Summer recipes for blueberry bruschetta and beyond

June 30, 2023

Last weekend, Bennett Orchards filled its signature orange tent at the Historic Lewes Farmers Market with row upon row of pint boxes of blueberries, as well as a generous selection of early peaches. The blueberries were perfectly ripe, large in size, juicy and flavorful. Instead of a traditional sweet dish like shortcake or pie, I decided to feature them in a savory recipe like the bruschetta in the photo.

One thing about this recipe is different from your usual bruschetta, in that we replaced toasted baguette slices with crispy, whole-grain fig crackers. The next step in the recipe is choosing which type of soft cheese to use, as each of the options brings slightly different flavor and texture qualities. Let’s look at some of them, starting with cream cheese versus ricotta.

Cream cheese is much richer, smoother and creamier, while ricotta is moister with a somewhat grainy texture. Cream cheese delivers a mild tanginess absent in the slightly sweeter ricotta. To substitute one for the other requires some adjustments. For example, to replace cream cheese with ricotta, it should be drained to remove as much liquid as possible, then whipped. If using cream cheese in place of ricotta, it should be softened and diluted with a splash of milk. Both cheeses are quite mild, but to help ricotta taste more like cream cheese, stir in some lemon juice.

The differences in how the two cheeses are produced help explain their characteristics. Ricotta (the name means “recooked”) is made from the whey left over from making other cheeses. The whey is heated, causing proteins to bind together and form small curds, which are strained to remove excess liquid. Cream cheese, which has a higher fat content, is made from a mixture of whole milk and cream, often with a thickening agent such as carrageenan or carob bean gum.

Although cream cheese and ricotta can be used interchangeably with a few minor tweaks, there are a few places where they can’t reliably substitute for each other. In cheesecake, the usual choice is cream cheese for its dense richness. Ricotta will work in cheesecake with the addition of a few more egg yolks and heavy cream or whipped cream to hold the filling together. Lasagna works best with ricotta because of its high moisture content; cream cheese will need to be thinned and may still result in a dry dish of noodles.

Another member of the soft-cheese family that could work in the bruschetta is the ultra-rich mascarpone. It is often called Italian cream cheese and has a much higher fat content than American cream cheese. It doesn’t have the tanginess we associate with the smear of cream cheese on a toasted bagel and is typically found in sweet dishes like tiramisu. It would need some herbal highlights to keep the bruschetta recipe savory.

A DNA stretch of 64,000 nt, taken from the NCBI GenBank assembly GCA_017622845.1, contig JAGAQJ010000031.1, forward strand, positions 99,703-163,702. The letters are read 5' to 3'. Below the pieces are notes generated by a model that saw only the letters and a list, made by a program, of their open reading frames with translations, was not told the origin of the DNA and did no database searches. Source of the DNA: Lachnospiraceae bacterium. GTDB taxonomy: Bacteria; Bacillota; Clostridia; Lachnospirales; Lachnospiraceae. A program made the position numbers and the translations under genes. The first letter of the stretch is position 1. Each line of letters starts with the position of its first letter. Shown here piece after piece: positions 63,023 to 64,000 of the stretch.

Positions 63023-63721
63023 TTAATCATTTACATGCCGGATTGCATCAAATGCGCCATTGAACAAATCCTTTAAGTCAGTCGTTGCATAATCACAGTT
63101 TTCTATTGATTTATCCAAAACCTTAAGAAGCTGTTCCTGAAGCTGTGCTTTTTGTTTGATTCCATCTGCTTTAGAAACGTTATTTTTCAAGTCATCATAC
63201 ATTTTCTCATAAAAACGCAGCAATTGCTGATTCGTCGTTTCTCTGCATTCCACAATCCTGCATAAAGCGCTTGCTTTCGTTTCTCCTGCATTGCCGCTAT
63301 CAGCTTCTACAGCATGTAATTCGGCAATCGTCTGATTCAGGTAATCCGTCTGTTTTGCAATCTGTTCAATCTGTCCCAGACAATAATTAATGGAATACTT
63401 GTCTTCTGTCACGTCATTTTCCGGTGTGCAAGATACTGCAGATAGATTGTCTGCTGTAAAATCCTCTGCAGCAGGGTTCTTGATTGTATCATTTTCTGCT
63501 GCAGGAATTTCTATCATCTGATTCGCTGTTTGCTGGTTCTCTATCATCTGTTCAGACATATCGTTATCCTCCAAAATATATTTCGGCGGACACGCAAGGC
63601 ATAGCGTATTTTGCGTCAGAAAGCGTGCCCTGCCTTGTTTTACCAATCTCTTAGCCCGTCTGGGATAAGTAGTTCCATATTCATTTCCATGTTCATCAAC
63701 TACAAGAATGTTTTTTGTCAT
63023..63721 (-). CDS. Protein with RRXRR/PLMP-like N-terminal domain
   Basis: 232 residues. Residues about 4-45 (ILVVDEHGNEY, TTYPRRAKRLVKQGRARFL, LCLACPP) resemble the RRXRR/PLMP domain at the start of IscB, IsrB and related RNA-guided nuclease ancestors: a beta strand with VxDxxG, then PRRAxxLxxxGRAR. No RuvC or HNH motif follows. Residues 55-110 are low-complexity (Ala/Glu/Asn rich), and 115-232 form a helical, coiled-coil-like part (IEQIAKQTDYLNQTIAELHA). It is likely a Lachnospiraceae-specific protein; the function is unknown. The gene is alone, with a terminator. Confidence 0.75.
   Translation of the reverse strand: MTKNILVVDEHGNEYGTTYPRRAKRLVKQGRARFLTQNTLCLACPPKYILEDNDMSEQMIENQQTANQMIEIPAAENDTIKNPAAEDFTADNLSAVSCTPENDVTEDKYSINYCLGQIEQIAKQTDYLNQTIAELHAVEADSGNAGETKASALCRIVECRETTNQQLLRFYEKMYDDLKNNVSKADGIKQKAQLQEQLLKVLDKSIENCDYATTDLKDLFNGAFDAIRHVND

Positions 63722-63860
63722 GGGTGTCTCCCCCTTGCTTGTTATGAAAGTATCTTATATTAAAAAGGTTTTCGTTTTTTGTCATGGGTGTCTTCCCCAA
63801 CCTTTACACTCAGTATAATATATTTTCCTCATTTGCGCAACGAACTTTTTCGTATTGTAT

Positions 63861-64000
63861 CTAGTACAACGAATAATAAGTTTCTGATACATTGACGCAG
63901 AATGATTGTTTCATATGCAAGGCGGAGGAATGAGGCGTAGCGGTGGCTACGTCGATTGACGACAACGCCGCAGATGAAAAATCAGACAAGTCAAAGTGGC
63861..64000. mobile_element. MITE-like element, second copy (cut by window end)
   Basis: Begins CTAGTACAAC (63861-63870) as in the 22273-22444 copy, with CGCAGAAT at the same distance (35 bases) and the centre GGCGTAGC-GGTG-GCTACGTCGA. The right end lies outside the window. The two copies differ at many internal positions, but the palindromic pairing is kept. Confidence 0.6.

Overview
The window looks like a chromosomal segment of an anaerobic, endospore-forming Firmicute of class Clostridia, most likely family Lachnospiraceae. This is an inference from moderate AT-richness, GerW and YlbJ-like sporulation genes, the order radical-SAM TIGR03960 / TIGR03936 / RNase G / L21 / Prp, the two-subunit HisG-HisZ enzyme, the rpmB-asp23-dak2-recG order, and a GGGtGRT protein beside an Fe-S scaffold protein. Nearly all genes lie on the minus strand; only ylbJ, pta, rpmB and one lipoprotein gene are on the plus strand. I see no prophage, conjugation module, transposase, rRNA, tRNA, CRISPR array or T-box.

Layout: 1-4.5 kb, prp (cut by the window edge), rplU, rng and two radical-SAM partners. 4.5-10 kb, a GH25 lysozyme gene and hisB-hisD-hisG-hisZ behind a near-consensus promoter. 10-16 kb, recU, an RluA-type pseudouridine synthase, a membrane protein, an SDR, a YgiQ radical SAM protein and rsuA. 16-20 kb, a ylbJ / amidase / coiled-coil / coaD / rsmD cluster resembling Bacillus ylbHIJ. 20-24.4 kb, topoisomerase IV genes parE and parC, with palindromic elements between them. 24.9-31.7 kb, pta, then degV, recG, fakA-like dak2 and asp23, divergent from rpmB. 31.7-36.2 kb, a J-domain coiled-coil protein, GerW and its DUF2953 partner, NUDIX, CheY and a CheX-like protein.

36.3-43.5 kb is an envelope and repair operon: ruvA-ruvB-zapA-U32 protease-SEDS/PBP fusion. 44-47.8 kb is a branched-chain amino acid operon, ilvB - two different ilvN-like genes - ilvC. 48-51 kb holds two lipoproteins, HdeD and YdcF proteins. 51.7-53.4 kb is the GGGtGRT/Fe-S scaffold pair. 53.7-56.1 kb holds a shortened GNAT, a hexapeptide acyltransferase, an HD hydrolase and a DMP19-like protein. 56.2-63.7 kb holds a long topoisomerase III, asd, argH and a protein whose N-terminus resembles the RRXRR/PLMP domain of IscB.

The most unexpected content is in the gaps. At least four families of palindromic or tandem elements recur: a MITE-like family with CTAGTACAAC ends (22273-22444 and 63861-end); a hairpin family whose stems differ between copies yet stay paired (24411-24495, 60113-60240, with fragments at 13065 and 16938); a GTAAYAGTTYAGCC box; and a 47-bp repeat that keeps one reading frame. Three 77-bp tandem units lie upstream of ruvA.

Goat cheese is a somewhat crumbly soft cheese that would layer nicely with blueberries and crackers or baguette slices. You could make the combination even more interesting by using a goat cheese variety flavored with cracked pepper or herbs.

In the recipes that follow, I’ve included versions of the bruschetta using different cheeses. For each of them, you can simmer the blueberries first or use them fresh from the farm.

Roasted Blueberries

1 C fresh blueberries
2 T honey
1 T olive oil
1 t chopped thyme
1 t lemon zest
1 T lemon juice

Preheat oven to 375 F. Combine ingredients in a baking dish and bake until juices are bubbly, about 10 minutes. Use as a topping for bruschetta, roast chicken or pork tenderloin.

Ricotta & Blueberry Bruschetta

1 baguette
1 T olive oil
1 1/2 C blueberries
1 T maple syrup
3/4 C ricotta cheese
1 T lemon zest

Preheat oven to 350 F. Thinly slice the bread and brush with olive oil. Arrange on a baking sheet in a single layer and bake, turning once, until lightly toasted, about 10 minutes. While bread is toasting, combine blueberries and maple syrup in a small saucepan. Cook over medium low until juices bubble, about 10 minutes. Spread each piece of toasted bread with ricotta, top with blueberries and garnish with lemon zest.

Mascarpone & Blueberry Bruschetta

1 baguette
1 T olive oil
1 C mascarpone cheese
1 C blueberries
1/2 t sugar 
1 T Balsamic vinegar
salt & pepper
2 T thinly sliced basil leaves

Preheat oven to 350 F. Thinly slice the bread and brush with olive oil. Arrange on a baking sheet in a single layer and bake, turning once, until lightly toasted, about 10 minutes. Combine blueberries, sugar and Balsamic in a nonstick skillet. Cook over low heat until a sauce forms, about 5 minutes. Spread each piece of toast with mascarpone cheese. Sprinkle lightly with salt and pepper, and top with blueberry mixture. Garnish with fresh basil.

Cream Cheese & Blueberry Canapés

1/2 C cream cheese, softened
1 T lemon juice
1 t lemon zest
18 crisp fruit crackers
1/2 C blueberries

Combine cream cheese, lemon juice and zest in a small bowl. Beat until smooth. Spread the crackers with cream cheese mixture and top each with a few blueberries.

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